There has been SO much talk lately about “gamification.” I’ve seen the term used very broadly, but in general, its referring to adding in a fun or gaming impact to tools, technology, or other non-gaming appplications. In the HR space, I’ve seen it used widely in places that I think are great ideas (applicant tracking systems, employee referral programs, wellness programs) and some that I am less thrilled about (exit interviews, performance reviews, feedback). One area that I don’t hear a ton about is using gamification strategies for HR communications.
HR Communications is a huge arena and we really need to break it out into a few larger segments so that you are communicating the right types of information. What you don’t want to do, is to encourage: 1) the wrong behavior with negative naysayers, 2) people creating their own “truths” or interpretations of HR information or 3) more noise on top of noise. What you DO want to create is engaging, factual, consistent content and messaging that people can easily digest and CARRY to others.
Face it, no one reads bulletin boards anymore — man, some days I even struggle to read all my emails. However, no matter how busy I am, there are generally a couple of places (or people) I connect with to get my news-worthy news. Think of it this way, we all have “that friend” who is always in the know. They know where the coolest new places to eat are, the best parties, the latest trends, the new make-up girl at the MAC counter. They are the “IT” (not to be confused with I.T. … who are also really hip too by the way :)) people and they deal in information …and are great about sharing it. What if you could get your important HR information into the hands of this kind of person? Gamification could help.
3 Ways Gamification Will Help Human Resources
Create the Hub
The source for the information. For some that might be internal social media, for others, it really may be a bulletin board, or newsletter, or a huddle meeting. It will depend on your workforce and the tools that you have available to you. The idea however, is THAT is THE “go to place.” Its fast, its up to date, its short, its catchy, its current, it tells them where to go for more information. Its crucial that you get to one (maybe two) places so as not to confuse people as to where to go. The source needs to be clear. The source should be the place where people go to give AND get information. Your source should be appropriate for the types of information that you are targeting to communicate. Start with a clear focus and strategy and then let it grow from there — give people guidelines, but don’t make it too rigid on how everything works.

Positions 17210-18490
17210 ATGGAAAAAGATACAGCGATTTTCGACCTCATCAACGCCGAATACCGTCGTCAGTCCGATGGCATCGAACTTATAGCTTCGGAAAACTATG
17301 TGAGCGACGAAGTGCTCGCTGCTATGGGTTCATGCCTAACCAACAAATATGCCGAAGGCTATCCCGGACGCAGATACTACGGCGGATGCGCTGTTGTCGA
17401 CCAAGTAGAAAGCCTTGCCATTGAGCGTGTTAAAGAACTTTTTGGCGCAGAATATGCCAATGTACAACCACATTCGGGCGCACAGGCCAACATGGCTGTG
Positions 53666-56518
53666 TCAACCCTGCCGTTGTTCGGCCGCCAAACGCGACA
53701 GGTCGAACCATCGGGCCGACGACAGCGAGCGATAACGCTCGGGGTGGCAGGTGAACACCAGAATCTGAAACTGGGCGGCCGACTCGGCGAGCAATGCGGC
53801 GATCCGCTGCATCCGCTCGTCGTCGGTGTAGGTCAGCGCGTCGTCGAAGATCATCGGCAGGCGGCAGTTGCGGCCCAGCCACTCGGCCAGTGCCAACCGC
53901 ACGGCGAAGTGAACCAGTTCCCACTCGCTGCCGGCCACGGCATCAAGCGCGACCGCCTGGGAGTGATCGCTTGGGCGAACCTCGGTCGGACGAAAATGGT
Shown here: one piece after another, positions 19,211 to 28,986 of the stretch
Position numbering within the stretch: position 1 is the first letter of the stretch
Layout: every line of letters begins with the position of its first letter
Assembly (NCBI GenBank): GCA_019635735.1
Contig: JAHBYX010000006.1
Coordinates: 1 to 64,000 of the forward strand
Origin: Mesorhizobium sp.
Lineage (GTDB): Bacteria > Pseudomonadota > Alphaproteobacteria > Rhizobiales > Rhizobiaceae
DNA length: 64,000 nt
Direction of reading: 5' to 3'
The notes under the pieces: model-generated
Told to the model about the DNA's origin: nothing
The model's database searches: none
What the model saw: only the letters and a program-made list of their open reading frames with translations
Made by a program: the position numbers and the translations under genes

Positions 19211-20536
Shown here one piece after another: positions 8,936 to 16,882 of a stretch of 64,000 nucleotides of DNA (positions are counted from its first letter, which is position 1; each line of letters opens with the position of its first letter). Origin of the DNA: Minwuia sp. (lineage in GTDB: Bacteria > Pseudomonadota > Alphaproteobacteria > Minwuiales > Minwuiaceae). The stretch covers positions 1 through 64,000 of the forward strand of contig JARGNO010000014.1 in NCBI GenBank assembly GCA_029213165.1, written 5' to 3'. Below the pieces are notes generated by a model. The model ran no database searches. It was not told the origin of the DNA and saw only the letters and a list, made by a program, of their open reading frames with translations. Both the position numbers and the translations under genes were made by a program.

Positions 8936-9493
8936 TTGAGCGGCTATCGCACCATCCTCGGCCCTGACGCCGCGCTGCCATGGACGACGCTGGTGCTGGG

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Develop Incentives for Employees
Second, gamification can be used to help to give incentives to people. I’d recommend incenting your regulars, the people who are always showing up, always contributing, and always spreading the message. Depending on what your source is, you’ll want to create an easy way of tracking and getting metrics. Make it fun, easy, and valuable. Your culture will tell you the best way to “game.” Is it free popcorn? Stickers? Casual Friday? A cool badge or flag? A special t-shirt? Find the right incentives and put some of the gamification tactics into play. Let people know the rules of the “game” and the different levels, points, prices, incentives, etc. After all some of the best games are easy to pick up, but still provide a good challenge (Candy Crush or Pet Rescue Sage much?). You also want to make sure that you have a diverse group of regulars — if they are all HR people, you may have missed the mark (high five for an engaged HR team, but you want to get the information to the business).
Find ways of acknowledging your regulars and giving them props. Yelp! for example has a “Elite Squad” that are recognized with a special badge on their profile. How are you going to recognize your regulars so that others know that they are some of the “IT” people to know? Make your people feel special and if you have sites across different buildings and locations, your strategy should include a way to keep everything tied together. The other key to this, is to be consistent. Once you establish the source, make sure that you are always feeding into it consistently. If your source dries up, your regulars will flock to a new one — and once they are gone, it might be hard to get them back (even with gamification techniques).
What do you think — could you use gamification to help promote HR communications in your company?